Now check the above table is in 2 NF.

  1. FD: X → Y is in 2NF ( as Key is not breaking and its Fully functional dependent )
  2. FD: Y → Z is also in 2NF( as it does not violate the definition of 2NF)

Hence above table R( X, Y, Z ) is in 2NF but not in 3NF.

We can also prove the same from Definition 2: First, it should be in 2NF and if there exists a non-trivial dependency between two sets of attributes X and Y such that X → Y (i.e., Y is not a subset of X) then

  1. Either X is Super Key
  2. Or Y is a prime attribute.

Since we have just proved that above table R is in 2 NF. Let's check it for 3NF using definition 2.

  1. FD: X → Y is in 3NF (as X is a super Key)
  2. FD: Y → Z is not in 3NF (as neither Y is Key nor Z is a prime attribute)

Hence because of Y → Z using definition 2 of 3NF, we can say that above table R is not in 3NF.

Convert the table R( X, Y, Z) into 3NF:

Since due to FD: Y → Z, our table was not in 3NF, let's decompose the table

FD: Y → Z was creating issue, hence one table R1(Y, Z)

Create one Table for key X, R2(X, Y), since X → Y

Hence decomposed tables which are in 3NF are:

R1(X, Y)

R2(Y, Z)

Question 2: Given a relation R( X, Y, Z, W, P) and Functional Dependency set FD = { X → Y, Y → P, and Z → W}, determine whether the given R is in 3NF? If not convert it into 3 NF.

Solution: Let us construct an arrow diagram on R using FD to calculate the candidate key.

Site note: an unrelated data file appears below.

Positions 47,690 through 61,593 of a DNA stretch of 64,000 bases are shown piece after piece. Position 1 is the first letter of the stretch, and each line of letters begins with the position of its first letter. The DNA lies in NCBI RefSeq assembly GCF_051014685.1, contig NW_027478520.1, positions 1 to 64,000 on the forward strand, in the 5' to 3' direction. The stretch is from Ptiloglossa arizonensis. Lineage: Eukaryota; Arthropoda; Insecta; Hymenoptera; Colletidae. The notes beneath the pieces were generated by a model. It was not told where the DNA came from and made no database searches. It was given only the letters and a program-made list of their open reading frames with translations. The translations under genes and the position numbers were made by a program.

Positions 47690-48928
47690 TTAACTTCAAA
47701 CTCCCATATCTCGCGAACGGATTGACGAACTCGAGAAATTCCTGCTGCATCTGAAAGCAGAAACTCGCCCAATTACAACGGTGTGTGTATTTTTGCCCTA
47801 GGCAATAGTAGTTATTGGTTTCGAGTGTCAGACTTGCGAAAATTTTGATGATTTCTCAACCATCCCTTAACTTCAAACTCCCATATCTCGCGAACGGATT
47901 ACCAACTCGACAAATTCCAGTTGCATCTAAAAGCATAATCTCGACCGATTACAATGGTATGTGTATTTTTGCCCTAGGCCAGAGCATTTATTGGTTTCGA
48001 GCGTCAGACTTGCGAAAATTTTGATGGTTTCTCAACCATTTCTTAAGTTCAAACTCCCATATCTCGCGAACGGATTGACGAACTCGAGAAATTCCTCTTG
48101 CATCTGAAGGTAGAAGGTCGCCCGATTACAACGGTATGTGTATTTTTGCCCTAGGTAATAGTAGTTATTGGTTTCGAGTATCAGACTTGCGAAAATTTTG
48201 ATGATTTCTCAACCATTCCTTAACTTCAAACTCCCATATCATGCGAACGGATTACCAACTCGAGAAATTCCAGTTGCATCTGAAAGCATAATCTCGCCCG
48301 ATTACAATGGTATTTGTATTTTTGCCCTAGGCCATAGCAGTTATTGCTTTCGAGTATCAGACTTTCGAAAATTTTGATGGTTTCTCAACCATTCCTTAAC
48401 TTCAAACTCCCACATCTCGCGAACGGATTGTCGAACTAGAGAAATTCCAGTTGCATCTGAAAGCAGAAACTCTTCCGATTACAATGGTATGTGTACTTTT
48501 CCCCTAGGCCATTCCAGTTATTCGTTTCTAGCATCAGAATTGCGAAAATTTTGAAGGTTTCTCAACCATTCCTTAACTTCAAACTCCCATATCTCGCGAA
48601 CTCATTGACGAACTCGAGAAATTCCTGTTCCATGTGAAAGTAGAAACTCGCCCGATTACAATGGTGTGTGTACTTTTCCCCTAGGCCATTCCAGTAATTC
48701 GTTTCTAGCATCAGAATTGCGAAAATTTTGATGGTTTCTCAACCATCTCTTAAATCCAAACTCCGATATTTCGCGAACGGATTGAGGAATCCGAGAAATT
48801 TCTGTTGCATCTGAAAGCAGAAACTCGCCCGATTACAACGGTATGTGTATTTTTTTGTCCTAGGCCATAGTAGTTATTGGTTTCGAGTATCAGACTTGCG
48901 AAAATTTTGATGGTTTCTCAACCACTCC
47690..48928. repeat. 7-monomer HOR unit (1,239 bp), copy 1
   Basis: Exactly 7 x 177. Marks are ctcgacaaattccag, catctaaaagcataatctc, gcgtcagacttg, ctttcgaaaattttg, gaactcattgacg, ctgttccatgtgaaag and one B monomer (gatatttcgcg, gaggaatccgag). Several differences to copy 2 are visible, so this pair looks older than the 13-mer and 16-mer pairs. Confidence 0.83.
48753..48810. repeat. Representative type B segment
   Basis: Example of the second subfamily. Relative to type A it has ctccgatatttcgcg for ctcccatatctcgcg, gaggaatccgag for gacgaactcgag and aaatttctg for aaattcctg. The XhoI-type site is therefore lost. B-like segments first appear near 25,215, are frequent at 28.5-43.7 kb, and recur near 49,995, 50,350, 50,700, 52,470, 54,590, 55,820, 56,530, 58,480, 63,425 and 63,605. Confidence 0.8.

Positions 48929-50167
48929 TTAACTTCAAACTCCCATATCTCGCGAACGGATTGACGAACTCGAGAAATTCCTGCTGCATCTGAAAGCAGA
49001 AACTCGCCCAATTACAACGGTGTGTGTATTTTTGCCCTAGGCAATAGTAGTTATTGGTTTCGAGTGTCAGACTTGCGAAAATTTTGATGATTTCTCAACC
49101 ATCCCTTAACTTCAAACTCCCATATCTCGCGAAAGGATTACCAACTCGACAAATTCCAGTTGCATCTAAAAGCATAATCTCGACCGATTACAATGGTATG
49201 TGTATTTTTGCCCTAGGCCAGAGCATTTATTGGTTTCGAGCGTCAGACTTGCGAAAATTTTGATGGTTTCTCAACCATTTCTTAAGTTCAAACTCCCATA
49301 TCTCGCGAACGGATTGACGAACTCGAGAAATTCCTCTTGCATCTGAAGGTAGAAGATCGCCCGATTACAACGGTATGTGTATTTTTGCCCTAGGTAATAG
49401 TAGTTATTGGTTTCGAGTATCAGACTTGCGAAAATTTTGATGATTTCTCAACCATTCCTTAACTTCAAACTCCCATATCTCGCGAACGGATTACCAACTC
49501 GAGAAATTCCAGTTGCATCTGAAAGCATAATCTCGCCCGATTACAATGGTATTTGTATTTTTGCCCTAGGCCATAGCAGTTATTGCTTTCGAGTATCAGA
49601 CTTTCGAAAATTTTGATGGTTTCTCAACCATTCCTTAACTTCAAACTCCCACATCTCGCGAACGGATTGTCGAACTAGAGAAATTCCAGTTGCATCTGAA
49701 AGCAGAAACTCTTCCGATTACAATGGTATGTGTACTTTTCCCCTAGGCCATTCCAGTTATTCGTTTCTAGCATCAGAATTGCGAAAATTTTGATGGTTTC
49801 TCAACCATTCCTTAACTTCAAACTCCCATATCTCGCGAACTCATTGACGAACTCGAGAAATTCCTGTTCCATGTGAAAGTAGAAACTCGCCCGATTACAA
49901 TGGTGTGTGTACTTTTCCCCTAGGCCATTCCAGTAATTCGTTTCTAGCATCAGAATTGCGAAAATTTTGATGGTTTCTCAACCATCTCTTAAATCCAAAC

QUESTIONS ON THIRD NORMAL FORM

From above arrow diagram on R, we can see that an attributes XZ is not determined by any of the given FD, hence XZ will be the integral part of the Candidate key, i.e. no matter what will be the candidate key, and how many will be the candidate key, but all will have XZ compulsory attribute.

Let us calculate the closure of XZ

XZ + = XZYPW (from the closure method that we studied earlier)

Since the closure of XZ contains all the attributes of R, hence XZ is Candidate Key

From the definition of Candidate Key (Candidate Key is a Super Key whose no proper subset is a Super key).

Since all key will have XZ as an integral part, and we have proved that XZ is Candidate Key, Therefore, any superset of XZ will be Super Key but not the Candidate key.

Hence there will be only one candidate key XZ

Definition of 3NF: First it should be in 2NF and if there exists a non-trivial dependency between two sets of attributes X and Y such that X → Y ( i.e., Y is not a subset of X) then

  1. Either X is Super Key
  2. Or Y is a prime attribute.